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Television & Child Development

 


 

Creativity

Recent studies claim that, “extensive television viewing may be associated with violent or overly aggressive behaviour, poor academic performance, precocious sexuality, obesity, and the use of drugs or alcohol.”(Casey n.d. p1)But are these the only negative effects? If television is used incorrectly as an educational tool, it can hinder creative thinking in developing minds by destroying their ability to think independently. However, the reverse stands and television can be used to promote creativity in children. If the later is true, then how do we as teachers use television to promote this creativity?

Creative Education  

Television programs can be used to stimulate a child’s imagination by encouraging drawing, painting, imagination and creation through a leading example. The effectiveness of this technique can be seen in the Bobo experiments, (bobo experiment) where children are shown to learn by mimicking the actions of others. Children learn to interact with the show as the characters on screen encourage them to participate in various activities. A child seeing finger painting for the first time may find this new idea enticing and be drawn to it. In this case a new idea has shown not only how to paint, but has opened a door for curiosity in examining similar activities. As a result they are learning a tool that actively develops their creativity.

Academic Education  

This creativity is further developed in academic school curriculums, where, for example a child sees a volcano being built and erupting in a science show. Classroom activities can then be tailored to promote creativity relative to their interest, by allowing the class to build their own and observe the reactions taking place. In observing these reactions, a child’s curiosity may draw them to further investigate the applications. This self-motivation tends towards increased academic performance by moving the student to creatively explore the world around them.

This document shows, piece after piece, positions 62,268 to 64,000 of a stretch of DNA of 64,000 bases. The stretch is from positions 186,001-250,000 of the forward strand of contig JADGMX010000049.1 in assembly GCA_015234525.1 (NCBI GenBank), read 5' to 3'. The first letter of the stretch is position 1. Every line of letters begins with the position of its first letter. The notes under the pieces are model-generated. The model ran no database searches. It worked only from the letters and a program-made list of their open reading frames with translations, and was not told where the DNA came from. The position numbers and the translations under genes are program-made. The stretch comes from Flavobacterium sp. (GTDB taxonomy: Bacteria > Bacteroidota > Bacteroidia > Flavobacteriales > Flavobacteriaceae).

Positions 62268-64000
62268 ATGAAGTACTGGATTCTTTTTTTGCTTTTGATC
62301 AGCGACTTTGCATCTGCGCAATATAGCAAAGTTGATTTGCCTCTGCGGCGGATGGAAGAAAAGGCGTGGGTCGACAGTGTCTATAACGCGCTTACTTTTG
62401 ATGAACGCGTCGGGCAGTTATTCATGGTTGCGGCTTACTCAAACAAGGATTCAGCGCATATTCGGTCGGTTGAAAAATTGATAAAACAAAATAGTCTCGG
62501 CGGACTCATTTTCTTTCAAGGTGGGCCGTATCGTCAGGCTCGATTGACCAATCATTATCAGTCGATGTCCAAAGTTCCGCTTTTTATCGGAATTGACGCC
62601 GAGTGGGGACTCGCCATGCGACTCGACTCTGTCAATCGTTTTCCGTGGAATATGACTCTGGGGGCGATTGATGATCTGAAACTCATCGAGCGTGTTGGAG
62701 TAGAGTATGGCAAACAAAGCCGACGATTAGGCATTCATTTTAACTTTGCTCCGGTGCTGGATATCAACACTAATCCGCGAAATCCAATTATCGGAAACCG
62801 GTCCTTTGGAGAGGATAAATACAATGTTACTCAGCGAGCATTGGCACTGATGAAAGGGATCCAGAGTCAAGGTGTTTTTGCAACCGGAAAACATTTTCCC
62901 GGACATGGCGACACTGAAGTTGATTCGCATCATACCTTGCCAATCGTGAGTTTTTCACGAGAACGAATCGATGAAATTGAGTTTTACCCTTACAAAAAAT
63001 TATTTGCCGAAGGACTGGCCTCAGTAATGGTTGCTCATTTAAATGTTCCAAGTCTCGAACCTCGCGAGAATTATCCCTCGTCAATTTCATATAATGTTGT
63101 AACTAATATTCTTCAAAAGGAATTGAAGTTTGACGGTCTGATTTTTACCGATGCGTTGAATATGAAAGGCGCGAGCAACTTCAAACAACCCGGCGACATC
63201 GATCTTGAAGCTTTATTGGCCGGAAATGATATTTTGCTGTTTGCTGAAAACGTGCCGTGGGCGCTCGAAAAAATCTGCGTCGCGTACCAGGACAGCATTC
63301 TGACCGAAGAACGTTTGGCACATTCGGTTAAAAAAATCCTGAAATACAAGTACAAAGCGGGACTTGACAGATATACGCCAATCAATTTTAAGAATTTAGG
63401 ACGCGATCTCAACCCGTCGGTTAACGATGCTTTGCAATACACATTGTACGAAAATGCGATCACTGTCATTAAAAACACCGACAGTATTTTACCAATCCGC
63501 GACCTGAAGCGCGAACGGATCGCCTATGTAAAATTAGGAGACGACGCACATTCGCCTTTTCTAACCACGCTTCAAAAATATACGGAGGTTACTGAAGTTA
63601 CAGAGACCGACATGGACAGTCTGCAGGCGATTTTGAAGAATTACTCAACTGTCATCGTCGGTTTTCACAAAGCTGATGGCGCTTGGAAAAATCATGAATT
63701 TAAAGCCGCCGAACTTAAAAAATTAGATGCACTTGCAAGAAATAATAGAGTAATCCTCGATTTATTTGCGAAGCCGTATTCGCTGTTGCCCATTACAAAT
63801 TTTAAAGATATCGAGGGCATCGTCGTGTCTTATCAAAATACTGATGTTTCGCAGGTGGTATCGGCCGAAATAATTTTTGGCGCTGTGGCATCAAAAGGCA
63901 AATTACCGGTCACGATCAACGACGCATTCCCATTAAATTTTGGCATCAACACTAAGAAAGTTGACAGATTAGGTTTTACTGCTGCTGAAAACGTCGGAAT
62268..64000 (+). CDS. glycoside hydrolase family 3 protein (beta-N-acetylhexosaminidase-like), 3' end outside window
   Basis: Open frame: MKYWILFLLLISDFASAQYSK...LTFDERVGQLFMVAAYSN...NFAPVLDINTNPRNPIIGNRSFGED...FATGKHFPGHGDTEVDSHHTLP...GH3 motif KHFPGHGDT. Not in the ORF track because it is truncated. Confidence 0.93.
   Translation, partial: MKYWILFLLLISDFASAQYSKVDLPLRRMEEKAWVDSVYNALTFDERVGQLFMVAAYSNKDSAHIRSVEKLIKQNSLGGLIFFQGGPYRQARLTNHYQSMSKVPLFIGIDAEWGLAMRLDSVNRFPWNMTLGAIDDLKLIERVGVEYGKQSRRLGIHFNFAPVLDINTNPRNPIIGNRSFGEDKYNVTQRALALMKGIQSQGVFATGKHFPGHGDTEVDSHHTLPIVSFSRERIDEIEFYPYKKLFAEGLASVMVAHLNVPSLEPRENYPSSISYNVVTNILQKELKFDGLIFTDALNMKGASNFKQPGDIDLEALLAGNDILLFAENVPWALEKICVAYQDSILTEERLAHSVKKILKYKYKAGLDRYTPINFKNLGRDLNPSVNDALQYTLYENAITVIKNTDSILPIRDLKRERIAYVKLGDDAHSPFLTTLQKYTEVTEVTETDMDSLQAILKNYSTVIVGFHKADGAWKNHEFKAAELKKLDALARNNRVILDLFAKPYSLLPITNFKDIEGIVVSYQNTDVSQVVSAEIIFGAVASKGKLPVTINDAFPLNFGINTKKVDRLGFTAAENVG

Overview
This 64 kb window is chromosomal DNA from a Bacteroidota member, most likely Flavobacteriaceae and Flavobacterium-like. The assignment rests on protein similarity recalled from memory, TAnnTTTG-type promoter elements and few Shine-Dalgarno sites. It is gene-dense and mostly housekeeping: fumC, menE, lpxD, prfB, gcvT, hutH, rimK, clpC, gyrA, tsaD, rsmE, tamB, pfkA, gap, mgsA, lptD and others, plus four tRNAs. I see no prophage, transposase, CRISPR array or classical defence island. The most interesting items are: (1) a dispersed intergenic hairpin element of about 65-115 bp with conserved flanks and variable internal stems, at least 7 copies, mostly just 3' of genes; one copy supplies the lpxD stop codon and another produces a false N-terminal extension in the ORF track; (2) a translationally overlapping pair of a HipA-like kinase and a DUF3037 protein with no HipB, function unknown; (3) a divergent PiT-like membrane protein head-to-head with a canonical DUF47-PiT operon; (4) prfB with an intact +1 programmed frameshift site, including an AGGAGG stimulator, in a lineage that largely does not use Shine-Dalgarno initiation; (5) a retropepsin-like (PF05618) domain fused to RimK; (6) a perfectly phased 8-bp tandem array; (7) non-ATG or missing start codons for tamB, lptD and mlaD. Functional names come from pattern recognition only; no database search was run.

Social Education

Television is a major part of our social development; it brings the world into our homes. Whether positive or negative, the large majority of our social education is learned from or around the television. As a result we need to critically evaluate what we see. “Careful selection, previewing and mediation combine to make children themselves discerning viewers who are far less likely to grow into 'couch potatoes', uncritically accepting of all they view, unable to distinguish between good and poor programs.” The classroom can be used as an educational tool to critically evaluate the social and cultural significance of individual programs. In learning about the social and cultural applications and being able to evaluate what we see, we create our own system of values. Our imagination then allows us to modify and/or create social conditions to suit particular needs and values. For example, if a child discovers how to make a card watching television and links this knowledge to the social context that giving this card to their mother will make her happy, then what they have learned on television has an immediate social application. By modifying these social conditions we are immediately relying on creativity.

In conclusion, one could confer that creative and academic thinking allows us to critically evaluate the social education we are given through and around television. Television promotes and encourages creative thought, mainly by giving us examples that stimulate the imagination. This makes students more likely to be self-motivated and explore the world creatively.

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